Behavioral deficits and cholinergic pathway abnormalities in male Sanfilippo B mice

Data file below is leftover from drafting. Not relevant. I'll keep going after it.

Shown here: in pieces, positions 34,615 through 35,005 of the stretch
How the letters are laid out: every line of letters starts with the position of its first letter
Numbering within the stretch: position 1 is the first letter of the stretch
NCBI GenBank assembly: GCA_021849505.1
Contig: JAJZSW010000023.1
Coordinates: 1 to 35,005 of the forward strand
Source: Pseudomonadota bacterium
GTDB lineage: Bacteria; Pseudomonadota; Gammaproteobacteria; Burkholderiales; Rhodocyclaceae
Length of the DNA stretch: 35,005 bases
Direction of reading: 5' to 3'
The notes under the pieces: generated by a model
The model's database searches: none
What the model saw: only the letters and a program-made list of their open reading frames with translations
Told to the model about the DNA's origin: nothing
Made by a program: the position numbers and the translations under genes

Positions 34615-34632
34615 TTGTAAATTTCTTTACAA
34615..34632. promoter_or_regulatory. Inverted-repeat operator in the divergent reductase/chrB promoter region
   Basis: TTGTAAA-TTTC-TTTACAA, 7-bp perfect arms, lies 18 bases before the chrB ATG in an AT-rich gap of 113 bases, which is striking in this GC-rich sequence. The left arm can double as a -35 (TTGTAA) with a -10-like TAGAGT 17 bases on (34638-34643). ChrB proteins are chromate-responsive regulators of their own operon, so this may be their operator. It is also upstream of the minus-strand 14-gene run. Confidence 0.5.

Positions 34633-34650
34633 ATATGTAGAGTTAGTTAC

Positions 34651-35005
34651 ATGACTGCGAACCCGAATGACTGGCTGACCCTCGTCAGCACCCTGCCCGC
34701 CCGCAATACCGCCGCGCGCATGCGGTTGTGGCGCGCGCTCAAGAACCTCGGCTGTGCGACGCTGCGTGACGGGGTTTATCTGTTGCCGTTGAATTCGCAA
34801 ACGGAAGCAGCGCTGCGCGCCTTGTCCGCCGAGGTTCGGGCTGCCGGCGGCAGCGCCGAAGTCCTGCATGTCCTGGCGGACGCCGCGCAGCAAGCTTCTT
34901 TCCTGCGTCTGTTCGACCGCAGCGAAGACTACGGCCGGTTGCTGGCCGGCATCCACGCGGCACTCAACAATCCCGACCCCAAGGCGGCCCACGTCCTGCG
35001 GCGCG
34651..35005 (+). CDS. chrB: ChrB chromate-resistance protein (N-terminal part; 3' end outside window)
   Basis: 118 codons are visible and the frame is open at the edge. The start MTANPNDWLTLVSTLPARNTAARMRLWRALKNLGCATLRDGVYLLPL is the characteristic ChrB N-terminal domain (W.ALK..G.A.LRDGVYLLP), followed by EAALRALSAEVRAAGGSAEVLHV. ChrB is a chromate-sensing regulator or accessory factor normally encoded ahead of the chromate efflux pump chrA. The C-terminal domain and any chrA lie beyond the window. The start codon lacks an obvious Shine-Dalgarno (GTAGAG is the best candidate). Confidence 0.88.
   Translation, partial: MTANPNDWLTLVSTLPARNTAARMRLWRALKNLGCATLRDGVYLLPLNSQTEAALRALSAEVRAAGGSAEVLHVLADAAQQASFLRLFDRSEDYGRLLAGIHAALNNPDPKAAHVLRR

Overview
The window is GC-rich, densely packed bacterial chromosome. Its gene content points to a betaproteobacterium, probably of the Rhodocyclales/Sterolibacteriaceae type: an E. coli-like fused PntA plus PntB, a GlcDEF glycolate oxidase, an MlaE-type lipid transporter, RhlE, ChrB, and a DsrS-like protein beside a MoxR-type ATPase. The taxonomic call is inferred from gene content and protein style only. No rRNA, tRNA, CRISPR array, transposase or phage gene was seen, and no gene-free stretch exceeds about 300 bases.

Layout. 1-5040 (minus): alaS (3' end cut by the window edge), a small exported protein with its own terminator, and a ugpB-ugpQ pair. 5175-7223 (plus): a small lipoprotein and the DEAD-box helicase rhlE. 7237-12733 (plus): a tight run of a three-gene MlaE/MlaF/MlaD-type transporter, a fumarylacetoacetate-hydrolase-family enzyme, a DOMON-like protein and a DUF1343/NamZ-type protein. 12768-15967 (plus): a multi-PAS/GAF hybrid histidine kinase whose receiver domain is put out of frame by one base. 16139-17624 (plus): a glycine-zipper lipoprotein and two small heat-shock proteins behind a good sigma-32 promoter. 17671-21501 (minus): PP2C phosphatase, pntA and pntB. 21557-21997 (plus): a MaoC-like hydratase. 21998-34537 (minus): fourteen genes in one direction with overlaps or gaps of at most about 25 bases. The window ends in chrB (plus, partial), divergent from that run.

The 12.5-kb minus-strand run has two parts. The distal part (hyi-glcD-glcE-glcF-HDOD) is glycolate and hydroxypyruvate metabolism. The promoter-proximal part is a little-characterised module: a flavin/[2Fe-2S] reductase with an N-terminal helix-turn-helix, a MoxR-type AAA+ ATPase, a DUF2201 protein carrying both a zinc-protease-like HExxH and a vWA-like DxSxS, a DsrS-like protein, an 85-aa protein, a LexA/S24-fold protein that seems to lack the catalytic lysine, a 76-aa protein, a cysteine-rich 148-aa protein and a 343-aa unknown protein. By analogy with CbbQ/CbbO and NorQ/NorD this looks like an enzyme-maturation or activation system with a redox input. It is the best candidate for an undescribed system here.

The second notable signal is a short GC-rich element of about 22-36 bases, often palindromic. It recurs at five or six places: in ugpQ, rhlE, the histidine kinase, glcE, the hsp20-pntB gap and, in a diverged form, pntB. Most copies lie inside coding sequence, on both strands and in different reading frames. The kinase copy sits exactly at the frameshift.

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Sanfilippo B syndrome is a progressive neurological disorder caused by inability to catabolize heparan sulfate glycosaminoglycans. We studied neurobehavior in male Sanfilippo B mice and heterozygous littermate controls from 16 to 20 weeks of age. Affected mice showed reduced anxiety, with a decrease in the number of stretch-attend postures during the elevated plus maze (p = 0.001) and an increased tendency to linger in the center of an open field (p = 0.032). Water maze testing showed impaired spatial learning, with reduced preference for the target quadrant (p = 0.01). In radial arm maze testing, affected mice failed to achieve above-chance performance in a win-shift working memory task (t-test relative to 50% chance: p = 0.289), relative to controls (p = 0.037). We found a 12.4% reduction in mean acetylcholinesterase activity (p < 0.001) and no difference in choline acetyltransferase activity or acetylcholine in whole brain of affected male animals compared to controls. Cholinergic pathways are affected in adult-onset dementias, including Alzheimer disease. Our results suggest that male Sanfilippo B mice display neurobehavioral deficits at a relatively early age, and that as in adult dementias, they may display deficits in cholinergic pathways.

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